DANA FORESTRY CONFERENCE
DANA’s annual conference in Rotorua was an opportunity for foresters to get together to be updated on the latest developments taking place in the industry and hear from some of the politicians standing for this month’s election.
The forestry sector could receive a welcome income boost from higher carbon prices in the coming years.
That’s the prediction from Nigel Brunel, whose company OMF Financial Markets has been dealing in carbon trading since the Emissions Trading Scheme (ETS) was introduced ten years ago.
Mr Brunel told the 2017 DANA Forestry Conference in Rotorua last month that forestry is set to play a bigger role in helping New Zealand meet its commitments under the Paris Accord on Climate Change.
Under the Paris agreement, New Zealand has pledged to reduce emissions by 30% below 2005 levels by 2030 and he says that is a big ask for this country given much of our power is already generated by hydro, wind or geothermal. Other reductions would be more difficult, so the options are to purchase carbon credits from offshore – at a cost of around $1.4billion annually – to make up for the short-fall or plant a lot more trees to soak up the carbon.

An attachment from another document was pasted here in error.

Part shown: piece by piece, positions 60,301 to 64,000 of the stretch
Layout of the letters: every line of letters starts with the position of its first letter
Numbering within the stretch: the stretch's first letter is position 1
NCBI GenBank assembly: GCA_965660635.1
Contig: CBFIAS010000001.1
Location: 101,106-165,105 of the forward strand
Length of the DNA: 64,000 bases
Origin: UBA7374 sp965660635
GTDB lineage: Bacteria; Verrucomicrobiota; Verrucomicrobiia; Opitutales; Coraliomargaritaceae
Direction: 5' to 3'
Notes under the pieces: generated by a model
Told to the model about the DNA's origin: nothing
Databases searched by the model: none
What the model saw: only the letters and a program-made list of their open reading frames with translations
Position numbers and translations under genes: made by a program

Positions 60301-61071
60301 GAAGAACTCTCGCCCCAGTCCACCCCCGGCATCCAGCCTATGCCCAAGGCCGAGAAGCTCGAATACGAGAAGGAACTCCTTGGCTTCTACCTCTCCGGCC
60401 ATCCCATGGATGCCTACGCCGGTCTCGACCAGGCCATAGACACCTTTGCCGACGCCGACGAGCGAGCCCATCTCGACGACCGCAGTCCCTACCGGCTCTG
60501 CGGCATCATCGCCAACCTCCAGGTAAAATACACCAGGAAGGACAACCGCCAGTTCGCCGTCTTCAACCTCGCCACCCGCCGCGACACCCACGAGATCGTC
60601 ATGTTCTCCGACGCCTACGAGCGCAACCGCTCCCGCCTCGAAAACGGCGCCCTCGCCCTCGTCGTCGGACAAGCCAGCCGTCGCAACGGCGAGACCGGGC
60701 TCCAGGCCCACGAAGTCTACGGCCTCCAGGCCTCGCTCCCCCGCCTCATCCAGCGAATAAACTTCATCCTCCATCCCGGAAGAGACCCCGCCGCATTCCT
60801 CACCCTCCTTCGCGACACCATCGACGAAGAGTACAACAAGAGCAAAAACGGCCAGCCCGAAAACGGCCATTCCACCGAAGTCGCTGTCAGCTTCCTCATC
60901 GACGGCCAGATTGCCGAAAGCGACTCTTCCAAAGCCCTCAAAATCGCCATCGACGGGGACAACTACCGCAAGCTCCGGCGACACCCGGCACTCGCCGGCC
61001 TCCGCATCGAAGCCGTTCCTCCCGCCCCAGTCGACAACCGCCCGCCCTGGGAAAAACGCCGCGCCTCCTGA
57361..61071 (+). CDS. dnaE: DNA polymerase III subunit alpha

Describing forestry as the “printing press” of the ETS, Mr Brunel says there is plenty of government and Maori owned land that could be planted in mass numbers of trees and deliver the 50 million tonnes of carbon sequestration needed annually. Farmers could also plant trees on their marginal land – and this may become a necessary option if a future government decides to bring agriculture into the ETS.
Mr Brunel says the recent announcement by the National government that it would remove the $25 per tonne price ceiling could kick-start interest in new planting. He believes the carbon price could climb to $35 per tonne within the next decade and may go higher (currently it sits around $18) as the international demand for carbon credits is expected to increase.
“Given the changes coming into effect it’s hard to be bearish on the price of carbon in any way – and as international carbon prices develop it is quite likely that carbon prices will be significantly higher than where they are now,” he says.
Mr Brunel predicts that New Zealand forest carbon units are likely to be in demand through to 2030 and that will put forest owners in the box seat.
This is good news for those who already own forests that can be included in the ETS or have land that can be planted with trees. But the price of carbon will have to more than double for anyone considering the purchase of new land to convert to forestry – somewhere north of $50, he suggests.
Mr Brunel says there is an opportunity for forest owners to enter long-term contracts with emitters to provide certainty of income.